Newly-refurbished pipe organ installed at St. Mary’s Cathedral

By Kenneth J. Souza, Anchor Staff

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FALL RIVER, Mass. — There’s a sense of pride in Frank Peragallo’s voice as he talks about the meticulous effort that’s gone into repurposing the vintage Hook & Hastings pipe organ from the former Sacred Heart Church for use in the Cathedral of St. Mary of the Assumption.

“We took it down and we brought some pieces directly back here to the cathedral and we brought some pieces back to our factory (in New Jersey) to get washed, cleaned and updated,” Peragallo recently told The Anchor. “Today we’re back here with everything and we’re installing (all the parts) in these gorgeous chambers.”

The “chambers” Peragallo mentioned are ornate, hand-carved oak cabinets flanking either side of the cathedral’s elevated choir loft where all of the organ pipes will be reinstalled. The chambers originally housed pipes from the cathedral’s now-defunct Kilgen pipe organ, including a series of outer “façade” pipes.

Façade pipes are dummies — they don’t speak, there’s no sound coming from them, they are strictly for show,” Peragallo said. “So all the pipes you see on the outside are non-speaking pipes; all the pipes that make sound are located behind them.”

In recent years, Peragallo said the cathedral had been using an electronic organ and there were speakers located behind the pipes to produce the sound that emanated from it.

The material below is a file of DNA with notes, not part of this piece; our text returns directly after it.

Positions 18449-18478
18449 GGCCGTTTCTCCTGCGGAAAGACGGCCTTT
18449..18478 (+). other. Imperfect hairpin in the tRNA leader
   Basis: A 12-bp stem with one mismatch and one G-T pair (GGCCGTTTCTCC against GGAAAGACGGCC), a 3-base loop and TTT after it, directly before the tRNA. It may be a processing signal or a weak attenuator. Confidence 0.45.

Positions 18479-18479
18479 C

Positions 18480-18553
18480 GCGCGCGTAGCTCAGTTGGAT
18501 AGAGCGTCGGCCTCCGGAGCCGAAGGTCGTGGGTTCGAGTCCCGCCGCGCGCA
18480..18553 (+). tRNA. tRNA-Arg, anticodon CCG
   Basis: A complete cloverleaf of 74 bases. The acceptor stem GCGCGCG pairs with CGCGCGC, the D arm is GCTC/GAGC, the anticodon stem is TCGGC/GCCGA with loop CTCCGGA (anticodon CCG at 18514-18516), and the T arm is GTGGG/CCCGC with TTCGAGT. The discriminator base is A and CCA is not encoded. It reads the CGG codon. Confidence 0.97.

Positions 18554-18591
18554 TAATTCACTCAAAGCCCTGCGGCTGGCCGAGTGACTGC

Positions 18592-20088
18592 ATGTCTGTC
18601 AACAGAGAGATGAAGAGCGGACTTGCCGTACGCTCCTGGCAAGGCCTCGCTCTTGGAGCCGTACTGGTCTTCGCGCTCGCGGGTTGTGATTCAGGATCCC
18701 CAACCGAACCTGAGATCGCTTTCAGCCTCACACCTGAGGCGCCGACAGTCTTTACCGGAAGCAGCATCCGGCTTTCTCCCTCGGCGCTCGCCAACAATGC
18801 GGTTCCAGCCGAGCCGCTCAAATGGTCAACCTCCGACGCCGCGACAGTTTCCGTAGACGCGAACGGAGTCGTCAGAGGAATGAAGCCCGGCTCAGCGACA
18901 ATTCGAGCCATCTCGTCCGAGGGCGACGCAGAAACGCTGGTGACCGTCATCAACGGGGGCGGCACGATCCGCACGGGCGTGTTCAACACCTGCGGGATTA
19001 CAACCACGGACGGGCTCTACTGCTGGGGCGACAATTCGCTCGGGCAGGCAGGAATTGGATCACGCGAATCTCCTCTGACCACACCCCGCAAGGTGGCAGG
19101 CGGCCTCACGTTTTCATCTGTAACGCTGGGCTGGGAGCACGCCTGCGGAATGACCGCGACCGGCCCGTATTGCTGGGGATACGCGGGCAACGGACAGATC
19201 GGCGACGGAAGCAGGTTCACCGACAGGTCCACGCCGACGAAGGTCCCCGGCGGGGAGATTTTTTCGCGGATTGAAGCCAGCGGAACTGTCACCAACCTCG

“I don’t know if anyone realized that or not,” he said.

Standing amidst a sea of newly-cleaned pipes — all lined up along the top of the pews and wrapped in protective paper — that will soon be filling the nave with music, Peragallo explained how the renovation project began six months ago with the removal of the organ from Sacred Heart Church in January.

“We spent a couple of months working in the shop with the pipes — cleaning them and fabricating the console,” he said. “We also had to redo some of the bellows which have leather hinges on them to hold the air (inside).”

This is the realization of a years-long dream project for the parishioners of St. Mary’s Cathedral, according to music director Madeleine Grace.

“In recent years the cathedral parish has become home to four former parishes, two of which — the former St. Louis and Sacred Heart churches — had recently-rebuilt pipe organs,” Grace wrote on the cathedral website. “The St. Louis instrument, built by Charles Chadwick and rebuilt by Paul DeLisle, was placed in storage with the hope of using it as the basis for a larger instrument if enough funds were raised.”

When the decision was made to close Sacred Heart Parish at the end of last year, Grace said they knew its 1883 Hook & Hastings pipe organ would fit the bill.

Since the Peragallo Organ Company had refurbished and maintained that organ for years, they were asked to submit a proposal to relocate the instrument — cobbling it together with parts from the cathedral’s previous organ and the former St. Louis model to construct a new, Frankenstein-like creation.